Study: 60% urban population concentrated in four cities
Abid Azad

Water, air and sound pollution along with waste management, load-shedding continues to be serious problems in urban areas

Nearly 60% of urban population is concentrated mainly in four metropolitan cities: Dhaka, Chittagong, Rajshahi and Khulna while the rest live in 564 urban centers, a researcher said.

Dr M Maksudur Rahman, a faculty at Dhaka University’s Geography and Environment department, presented a paper yesterday at Urban Dialogue 2014 held at Spectra Convention Centre in the capital.

The programme was jointly organised by Habitat for Humanity Bangladesh, Islamic Relief Bangladesh and World Vision Bangladesh.

In the first Urban Dialogue in 2013, researchers said Dhaka alone has more than 40% of the total urban population while Chittagong, Khulna and Rajshahi together have about 55%.

Dr Maksudur pointed out that marginal people living in urban areas have been suffering from various problems, such as proliferation of slums and squatter settlements, lack of basic service facilities (water and electricity supply, sanitation, fuel for cooking), degradation of urban environmental quality, increase of crime and violence and a rise in various kinds of natural and human-induced hazards.

He said Chittagong City, which is the second largest and the main port city of the country, has not yet experienced a similar level of analytical investigation although the city has a wide range of environmental hazards apart from its hilly and coastal settings.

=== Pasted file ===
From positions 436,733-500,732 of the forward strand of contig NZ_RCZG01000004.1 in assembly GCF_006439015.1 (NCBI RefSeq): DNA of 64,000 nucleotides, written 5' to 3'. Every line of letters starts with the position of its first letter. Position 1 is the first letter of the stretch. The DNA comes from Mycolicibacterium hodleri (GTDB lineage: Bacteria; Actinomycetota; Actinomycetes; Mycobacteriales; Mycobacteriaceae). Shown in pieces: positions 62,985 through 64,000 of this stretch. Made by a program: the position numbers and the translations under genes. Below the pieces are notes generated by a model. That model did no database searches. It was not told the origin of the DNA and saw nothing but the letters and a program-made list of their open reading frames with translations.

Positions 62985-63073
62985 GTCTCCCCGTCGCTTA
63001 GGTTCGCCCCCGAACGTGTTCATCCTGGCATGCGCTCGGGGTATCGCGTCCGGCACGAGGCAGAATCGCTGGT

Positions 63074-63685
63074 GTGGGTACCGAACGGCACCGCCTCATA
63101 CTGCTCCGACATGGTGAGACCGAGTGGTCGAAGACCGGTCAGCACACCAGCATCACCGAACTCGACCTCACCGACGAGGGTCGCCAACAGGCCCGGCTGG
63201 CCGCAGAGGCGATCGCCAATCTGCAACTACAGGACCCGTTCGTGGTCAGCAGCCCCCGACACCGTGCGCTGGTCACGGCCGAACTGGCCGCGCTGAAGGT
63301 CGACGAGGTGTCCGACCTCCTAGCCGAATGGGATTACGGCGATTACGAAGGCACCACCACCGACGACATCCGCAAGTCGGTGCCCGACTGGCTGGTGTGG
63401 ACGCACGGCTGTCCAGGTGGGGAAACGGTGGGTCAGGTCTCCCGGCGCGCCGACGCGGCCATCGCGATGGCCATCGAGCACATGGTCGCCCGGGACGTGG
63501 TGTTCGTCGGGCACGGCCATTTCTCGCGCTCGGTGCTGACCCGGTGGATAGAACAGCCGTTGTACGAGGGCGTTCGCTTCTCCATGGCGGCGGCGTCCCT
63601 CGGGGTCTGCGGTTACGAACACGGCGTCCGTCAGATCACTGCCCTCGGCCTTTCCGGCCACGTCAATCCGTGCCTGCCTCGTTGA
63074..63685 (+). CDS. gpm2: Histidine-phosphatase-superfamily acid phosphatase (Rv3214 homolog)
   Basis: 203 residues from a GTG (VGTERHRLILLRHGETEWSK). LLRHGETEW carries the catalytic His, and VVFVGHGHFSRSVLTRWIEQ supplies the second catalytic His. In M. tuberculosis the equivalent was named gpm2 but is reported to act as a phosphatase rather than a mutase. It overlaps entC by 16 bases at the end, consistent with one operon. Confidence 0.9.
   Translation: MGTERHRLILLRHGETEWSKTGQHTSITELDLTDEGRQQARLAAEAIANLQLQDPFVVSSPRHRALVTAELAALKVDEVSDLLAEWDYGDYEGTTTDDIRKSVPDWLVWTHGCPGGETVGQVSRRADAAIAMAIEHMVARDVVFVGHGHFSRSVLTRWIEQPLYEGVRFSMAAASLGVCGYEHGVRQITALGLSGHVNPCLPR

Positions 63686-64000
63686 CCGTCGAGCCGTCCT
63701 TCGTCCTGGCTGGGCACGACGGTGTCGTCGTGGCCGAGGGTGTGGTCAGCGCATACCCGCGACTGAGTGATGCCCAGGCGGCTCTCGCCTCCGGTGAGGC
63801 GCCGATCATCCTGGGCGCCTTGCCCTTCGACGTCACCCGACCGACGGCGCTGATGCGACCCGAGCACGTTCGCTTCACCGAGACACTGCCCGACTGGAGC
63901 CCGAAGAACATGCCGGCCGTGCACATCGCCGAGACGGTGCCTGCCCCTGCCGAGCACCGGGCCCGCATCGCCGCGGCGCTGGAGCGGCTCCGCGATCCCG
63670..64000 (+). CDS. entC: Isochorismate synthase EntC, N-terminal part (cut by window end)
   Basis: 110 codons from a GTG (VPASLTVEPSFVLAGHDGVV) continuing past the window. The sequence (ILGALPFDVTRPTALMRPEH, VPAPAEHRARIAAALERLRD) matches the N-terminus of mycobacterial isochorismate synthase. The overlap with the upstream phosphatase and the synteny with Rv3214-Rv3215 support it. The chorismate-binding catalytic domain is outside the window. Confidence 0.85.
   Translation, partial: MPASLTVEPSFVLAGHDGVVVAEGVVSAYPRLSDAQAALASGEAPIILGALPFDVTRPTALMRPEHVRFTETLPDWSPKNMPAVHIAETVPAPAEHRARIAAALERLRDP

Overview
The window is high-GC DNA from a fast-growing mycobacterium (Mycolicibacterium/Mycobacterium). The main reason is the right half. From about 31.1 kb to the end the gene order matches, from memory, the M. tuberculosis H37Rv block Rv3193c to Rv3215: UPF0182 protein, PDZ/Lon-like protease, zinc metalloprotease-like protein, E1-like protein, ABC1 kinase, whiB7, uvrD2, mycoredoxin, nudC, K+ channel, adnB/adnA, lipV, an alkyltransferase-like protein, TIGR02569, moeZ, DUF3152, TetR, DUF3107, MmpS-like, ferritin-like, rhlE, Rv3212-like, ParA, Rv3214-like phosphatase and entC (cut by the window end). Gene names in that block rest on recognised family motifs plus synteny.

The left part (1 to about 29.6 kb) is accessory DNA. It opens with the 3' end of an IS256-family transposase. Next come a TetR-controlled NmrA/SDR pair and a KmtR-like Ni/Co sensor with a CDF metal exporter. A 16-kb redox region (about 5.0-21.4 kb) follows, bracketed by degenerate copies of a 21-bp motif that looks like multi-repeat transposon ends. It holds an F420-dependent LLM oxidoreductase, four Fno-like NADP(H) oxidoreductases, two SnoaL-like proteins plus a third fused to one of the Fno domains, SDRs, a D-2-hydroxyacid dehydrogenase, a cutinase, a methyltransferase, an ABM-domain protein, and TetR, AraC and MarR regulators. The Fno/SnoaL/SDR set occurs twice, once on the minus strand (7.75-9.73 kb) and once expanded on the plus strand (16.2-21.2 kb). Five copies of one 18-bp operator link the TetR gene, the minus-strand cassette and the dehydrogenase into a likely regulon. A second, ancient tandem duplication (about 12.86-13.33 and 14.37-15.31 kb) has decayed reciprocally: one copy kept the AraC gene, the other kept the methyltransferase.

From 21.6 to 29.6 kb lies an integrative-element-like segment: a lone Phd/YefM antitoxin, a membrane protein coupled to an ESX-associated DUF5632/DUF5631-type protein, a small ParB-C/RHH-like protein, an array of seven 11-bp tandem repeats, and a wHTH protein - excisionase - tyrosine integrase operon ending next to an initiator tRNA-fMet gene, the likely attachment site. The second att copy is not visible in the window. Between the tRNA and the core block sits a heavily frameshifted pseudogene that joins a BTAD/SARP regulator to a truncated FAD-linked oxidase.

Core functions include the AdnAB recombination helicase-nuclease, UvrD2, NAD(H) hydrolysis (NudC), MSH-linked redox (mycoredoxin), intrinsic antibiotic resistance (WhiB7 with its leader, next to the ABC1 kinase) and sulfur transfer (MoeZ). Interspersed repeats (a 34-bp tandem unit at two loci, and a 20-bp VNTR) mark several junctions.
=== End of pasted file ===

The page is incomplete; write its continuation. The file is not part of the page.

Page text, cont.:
“Actually, except some, many NGOs have not been properly working and there has been no co-ordination among the NGOs, government and other institution in this regard,” he said

Speakers at the dialogue said the government should focus on the welfare of the urban marginalised people while preparing the Urban Development Policy.

They also noted that the condition of the poor and marginalised people, which makes up around 26% of the total population are living in urban areas, were currently in a very vulnerable position.

They said with increasing population, urban poverty along with other shortages in housing, health, education, sanitation and nutrition problems had created a negative impact on almost every sphere of urban livelihood.

Besides, water, air and sound pollution along with waste management, load-shedding continues to be serious problems in urban areas, they added.

Leaders from various forums, national and international NGOs shared their experiences while discussions were held on Housing for Urban Slums and Urban Resilience and Development planning, which included Urban governance, WASH and DRR, Climate Change, and Advocacy on Gender on the basis of Child Rights, Child Development and Child Protection.

Besides, National Housing Authority Chairman Shahid Ullah Khandakar and World Vision National Director Jan De Waal were also present at the program. 

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